By Martin Kidston/Missoula Current
Legislation introduced by Sens. Jon Tester and Steve Daines would help the VA Community Outpatient Clinic in Missoula lease more space and expand its facility while the agency moves forward with plans to build a larger clinic.
On Wednesday, Tester and Daines joined a bipartisan team of senators in introducing the legislation, which addresses 24 VA medical facilities in 15 states.
“There’s controversy on how the Congressional Budget Office scores these leases, but this bill has bipartisan support all across the country,” Tester spokesperson Marnee Banks said. “This legislation is part of a bigger authorization of leases.”
The bill, Providing Veterans Overdue Care Act, will authorize the VA to lease additional space in Missoula to expand the current clinic, located at 2687 Palmer Street.
The 24-percent expansion will enable the VA to serve more patients, provide more privacy to veterans seeking care, and ensure that doctors, nurses and medical personnel have the space they need to effectively do their jobs.
“I’ve toured the crowded facility in Missoula and heard from area veterans and medical providers that we need an expanded clinic,” said Tester, D-Montana. “This bill will support veterans in western Montana by increasing their access to health care.”
The effort to expand the local clinic isn’t new. Area veterans have been waiting for more than two years for Congress to approve the lease. Banks said Congress hasn’t authorized any major VA medical leases in several years due a change in how the CGO scores the leases.
Daines also joined several senators from both parties in introducing the legislation, including Marco Rubio, R-Florida, and Michael Bennet, D-Colorado.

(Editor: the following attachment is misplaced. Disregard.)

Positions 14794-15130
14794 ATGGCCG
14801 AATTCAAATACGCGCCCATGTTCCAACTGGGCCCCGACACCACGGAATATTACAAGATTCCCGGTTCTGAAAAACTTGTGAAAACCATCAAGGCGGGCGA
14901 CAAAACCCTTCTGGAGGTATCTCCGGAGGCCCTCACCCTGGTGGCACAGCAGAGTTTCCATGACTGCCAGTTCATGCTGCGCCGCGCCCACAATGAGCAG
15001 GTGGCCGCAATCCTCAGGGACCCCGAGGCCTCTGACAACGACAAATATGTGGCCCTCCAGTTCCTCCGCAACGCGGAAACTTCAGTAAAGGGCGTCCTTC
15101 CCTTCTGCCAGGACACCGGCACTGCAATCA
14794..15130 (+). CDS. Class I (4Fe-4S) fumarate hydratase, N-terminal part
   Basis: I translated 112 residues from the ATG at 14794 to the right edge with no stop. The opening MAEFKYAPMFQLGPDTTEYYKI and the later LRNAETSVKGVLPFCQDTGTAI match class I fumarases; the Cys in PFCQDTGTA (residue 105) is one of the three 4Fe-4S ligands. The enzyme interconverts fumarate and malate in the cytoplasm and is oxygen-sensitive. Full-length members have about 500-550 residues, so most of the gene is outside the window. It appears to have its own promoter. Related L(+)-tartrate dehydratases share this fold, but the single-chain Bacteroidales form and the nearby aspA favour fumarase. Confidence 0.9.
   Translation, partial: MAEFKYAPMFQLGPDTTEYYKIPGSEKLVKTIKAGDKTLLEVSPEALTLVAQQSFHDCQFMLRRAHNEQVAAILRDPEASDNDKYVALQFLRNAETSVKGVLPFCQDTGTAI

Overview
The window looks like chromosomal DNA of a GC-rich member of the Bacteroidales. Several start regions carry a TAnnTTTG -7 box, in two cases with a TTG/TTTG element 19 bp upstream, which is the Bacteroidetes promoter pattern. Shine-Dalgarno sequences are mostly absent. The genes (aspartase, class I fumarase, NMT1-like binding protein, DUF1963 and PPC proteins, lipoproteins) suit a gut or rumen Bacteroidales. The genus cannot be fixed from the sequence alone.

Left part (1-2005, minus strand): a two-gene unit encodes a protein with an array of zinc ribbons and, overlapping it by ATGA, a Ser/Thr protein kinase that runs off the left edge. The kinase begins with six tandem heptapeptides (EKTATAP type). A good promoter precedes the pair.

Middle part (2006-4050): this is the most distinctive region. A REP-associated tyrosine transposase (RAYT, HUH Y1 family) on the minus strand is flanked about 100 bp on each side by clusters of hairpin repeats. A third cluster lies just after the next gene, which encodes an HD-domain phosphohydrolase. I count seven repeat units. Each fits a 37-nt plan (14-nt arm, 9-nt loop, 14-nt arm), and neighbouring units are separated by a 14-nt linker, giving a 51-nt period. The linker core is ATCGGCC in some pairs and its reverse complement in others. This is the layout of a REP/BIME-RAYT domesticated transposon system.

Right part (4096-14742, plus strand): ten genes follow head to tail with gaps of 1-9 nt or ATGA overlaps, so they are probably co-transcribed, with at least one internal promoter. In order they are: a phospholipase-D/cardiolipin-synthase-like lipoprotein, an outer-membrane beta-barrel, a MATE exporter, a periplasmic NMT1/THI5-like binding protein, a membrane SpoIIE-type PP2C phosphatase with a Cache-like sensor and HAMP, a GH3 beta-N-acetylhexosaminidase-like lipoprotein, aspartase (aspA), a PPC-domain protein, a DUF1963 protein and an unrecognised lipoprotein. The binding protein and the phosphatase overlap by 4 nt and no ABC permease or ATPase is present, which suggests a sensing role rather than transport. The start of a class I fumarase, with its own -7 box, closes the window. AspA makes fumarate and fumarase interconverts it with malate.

“Montana’s veterans could greatly benefit from having additional access to health care closer to home,” Daines said. “Having an expanded clinic will go a long way towards providing increased access to care more quickly for our veterans.”
Efforts to expand the local clinic date back to at least February 2014, when Tester began urging the Department of Veterans Affairs to address the issue. A subtle expansion took place in 2015, though the clinic remains undersized.
More recently, the General Services Administration began studying the feasibility of converting the vacant Federal Building in downtown Missoula into a new outpatient clinic, though that effort proved unfeasible due to costs.
Banks said the Senate Committee on Veterans Affairs is currently faced with a confirmation hearing for the new VA secretary and will likely follow by addressing the VA Choice Program. It’s unknown when the committee would consider the act addressing VA leases and approve the clinic expansion.
“We’ll see what the chairman’s top priorities are,” Banks said.
She said the delay in congressional authorization is partially due to a recent change in the way the CBO scores these leases.
Prior to 2012, Banks said, major medical facility leases were scored on an annual basis, But that year, the CBO determined that budget authority for these leases, many of which cover a 20-year period, should be recorded up front when the leases are initiated and the acquisition occurs, not when the debt is repaid.
“Since 2012, Congress has not, through a regular process, authorized any major VA medical facility leases, hampering the ability of the department to provide much-needed health care and services to veterans around the country,” Banks said.
Contact reporter Martin Kidston at firstname.lastname@example.org